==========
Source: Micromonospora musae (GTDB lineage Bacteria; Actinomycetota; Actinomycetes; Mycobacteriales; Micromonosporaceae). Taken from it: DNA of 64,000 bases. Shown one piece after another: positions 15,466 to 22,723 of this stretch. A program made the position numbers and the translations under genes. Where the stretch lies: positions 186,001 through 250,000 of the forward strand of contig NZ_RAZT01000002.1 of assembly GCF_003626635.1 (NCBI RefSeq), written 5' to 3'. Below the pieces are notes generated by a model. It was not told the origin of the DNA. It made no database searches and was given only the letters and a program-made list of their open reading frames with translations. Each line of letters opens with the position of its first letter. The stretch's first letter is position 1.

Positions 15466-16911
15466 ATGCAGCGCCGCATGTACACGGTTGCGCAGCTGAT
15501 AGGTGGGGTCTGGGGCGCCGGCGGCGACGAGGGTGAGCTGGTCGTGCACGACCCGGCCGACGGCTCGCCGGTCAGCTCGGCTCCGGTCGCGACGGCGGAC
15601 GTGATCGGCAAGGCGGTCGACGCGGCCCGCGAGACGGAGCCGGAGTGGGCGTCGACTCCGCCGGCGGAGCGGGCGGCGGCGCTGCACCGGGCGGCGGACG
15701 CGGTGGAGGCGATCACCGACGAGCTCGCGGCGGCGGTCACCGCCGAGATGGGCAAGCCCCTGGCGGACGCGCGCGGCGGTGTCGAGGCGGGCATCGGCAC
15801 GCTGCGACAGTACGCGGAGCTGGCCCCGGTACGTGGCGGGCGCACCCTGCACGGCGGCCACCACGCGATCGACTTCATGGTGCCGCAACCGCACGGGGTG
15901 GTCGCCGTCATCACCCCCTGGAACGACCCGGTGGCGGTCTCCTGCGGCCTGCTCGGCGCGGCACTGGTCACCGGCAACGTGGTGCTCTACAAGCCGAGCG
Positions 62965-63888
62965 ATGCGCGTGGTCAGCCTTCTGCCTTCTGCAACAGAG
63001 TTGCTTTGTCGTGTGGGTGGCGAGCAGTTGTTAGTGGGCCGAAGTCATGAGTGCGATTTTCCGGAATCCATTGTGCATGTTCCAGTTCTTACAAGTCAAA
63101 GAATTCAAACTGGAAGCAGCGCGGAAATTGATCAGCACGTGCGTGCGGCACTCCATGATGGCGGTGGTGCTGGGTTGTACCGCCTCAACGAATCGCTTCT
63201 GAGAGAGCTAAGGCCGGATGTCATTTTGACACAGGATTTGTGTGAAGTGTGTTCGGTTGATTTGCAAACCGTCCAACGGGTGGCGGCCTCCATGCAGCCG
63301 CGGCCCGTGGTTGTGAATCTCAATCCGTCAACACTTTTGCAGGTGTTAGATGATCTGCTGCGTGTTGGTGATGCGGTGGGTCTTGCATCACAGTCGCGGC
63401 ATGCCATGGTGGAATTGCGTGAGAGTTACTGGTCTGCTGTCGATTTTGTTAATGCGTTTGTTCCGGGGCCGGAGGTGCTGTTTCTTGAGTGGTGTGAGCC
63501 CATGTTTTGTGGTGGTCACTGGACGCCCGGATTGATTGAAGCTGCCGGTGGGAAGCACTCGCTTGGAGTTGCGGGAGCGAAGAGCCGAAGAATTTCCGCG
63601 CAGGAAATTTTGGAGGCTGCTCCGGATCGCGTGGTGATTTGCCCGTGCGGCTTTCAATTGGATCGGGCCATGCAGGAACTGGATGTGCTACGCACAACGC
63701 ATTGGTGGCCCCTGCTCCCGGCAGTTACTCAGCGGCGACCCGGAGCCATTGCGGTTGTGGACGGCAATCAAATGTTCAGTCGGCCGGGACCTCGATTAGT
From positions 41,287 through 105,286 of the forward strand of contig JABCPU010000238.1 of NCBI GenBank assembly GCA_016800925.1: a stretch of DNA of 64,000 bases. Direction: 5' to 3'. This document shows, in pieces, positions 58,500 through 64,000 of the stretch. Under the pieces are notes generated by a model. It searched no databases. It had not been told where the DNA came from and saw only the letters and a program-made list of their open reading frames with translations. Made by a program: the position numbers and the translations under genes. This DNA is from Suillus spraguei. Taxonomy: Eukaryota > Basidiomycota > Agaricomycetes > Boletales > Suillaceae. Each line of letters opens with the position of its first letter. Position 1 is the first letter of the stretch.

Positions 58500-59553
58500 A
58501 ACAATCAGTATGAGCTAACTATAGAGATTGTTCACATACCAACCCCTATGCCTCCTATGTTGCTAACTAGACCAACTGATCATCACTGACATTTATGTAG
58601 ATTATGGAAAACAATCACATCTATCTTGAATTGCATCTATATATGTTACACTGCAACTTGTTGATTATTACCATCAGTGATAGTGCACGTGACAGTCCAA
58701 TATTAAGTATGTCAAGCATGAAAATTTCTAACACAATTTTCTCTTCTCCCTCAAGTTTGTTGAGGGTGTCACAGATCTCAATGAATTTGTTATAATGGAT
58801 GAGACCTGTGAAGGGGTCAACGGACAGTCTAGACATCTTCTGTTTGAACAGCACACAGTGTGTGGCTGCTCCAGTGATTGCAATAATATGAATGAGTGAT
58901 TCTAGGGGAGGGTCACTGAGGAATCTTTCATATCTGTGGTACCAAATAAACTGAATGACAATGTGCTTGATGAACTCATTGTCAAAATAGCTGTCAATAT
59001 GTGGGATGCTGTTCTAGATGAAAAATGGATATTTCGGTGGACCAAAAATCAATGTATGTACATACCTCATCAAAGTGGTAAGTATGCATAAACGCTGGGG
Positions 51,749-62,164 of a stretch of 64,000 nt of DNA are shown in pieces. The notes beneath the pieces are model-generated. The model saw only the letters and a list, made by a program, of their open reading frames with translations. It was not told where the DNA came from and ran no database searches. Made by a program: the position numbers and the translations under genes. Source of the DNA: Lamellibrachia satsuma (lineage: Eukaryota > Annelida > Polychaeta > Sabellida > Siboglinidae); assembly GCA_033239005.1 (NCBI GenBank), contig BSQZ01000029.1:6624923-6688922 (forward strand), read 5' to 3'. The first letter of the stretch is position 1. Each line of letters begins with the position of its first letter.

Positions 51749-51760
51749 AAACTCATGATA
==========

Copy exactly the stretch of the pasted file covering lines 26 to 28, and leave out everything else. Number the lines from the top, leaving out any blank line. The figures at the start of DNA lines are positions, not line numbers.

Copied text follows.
58901 TCTAGGGGAGGGTCACTGAGGAATCTTTCATATCTGTGGTACCAAATAAACTGAATGACAATGTGCTTGATGAACTCATTGTCAAAATAGCTGTCAATAT
59001 GTGGGATGCTGTTCTAGATGAAAAATGGATATTTCGGTGGACCAAAAATCAATGTATGTACATACCTCATCAAAGTGGTAAGTATGCATAAACGCTGGGG
Positions 51,749-62,164 of a stretch of 64,000 nt of DNA are shown in pieces. The notes beneath the pieces are model-generated. The model saw only the letters and a list, made by a program, of their open reading frames with translations. It was not told where the DNA came from and ran no database searches. Made by a program: the position numbers and the translations under genes. Source of the DNA: Lamellibrachia satsuma (lineage: Eukaryota > Annelida > Polychaeta > Sabellida > Siboglinidae); assembly GCA_033239005.1 (NCBI GenBank), contig BSQZ01000029.1:6624923-6688922 (forward strand), read 5' to 3'. The first letter of the stretch is position 1. Each line of letters begins with the position of its first letter.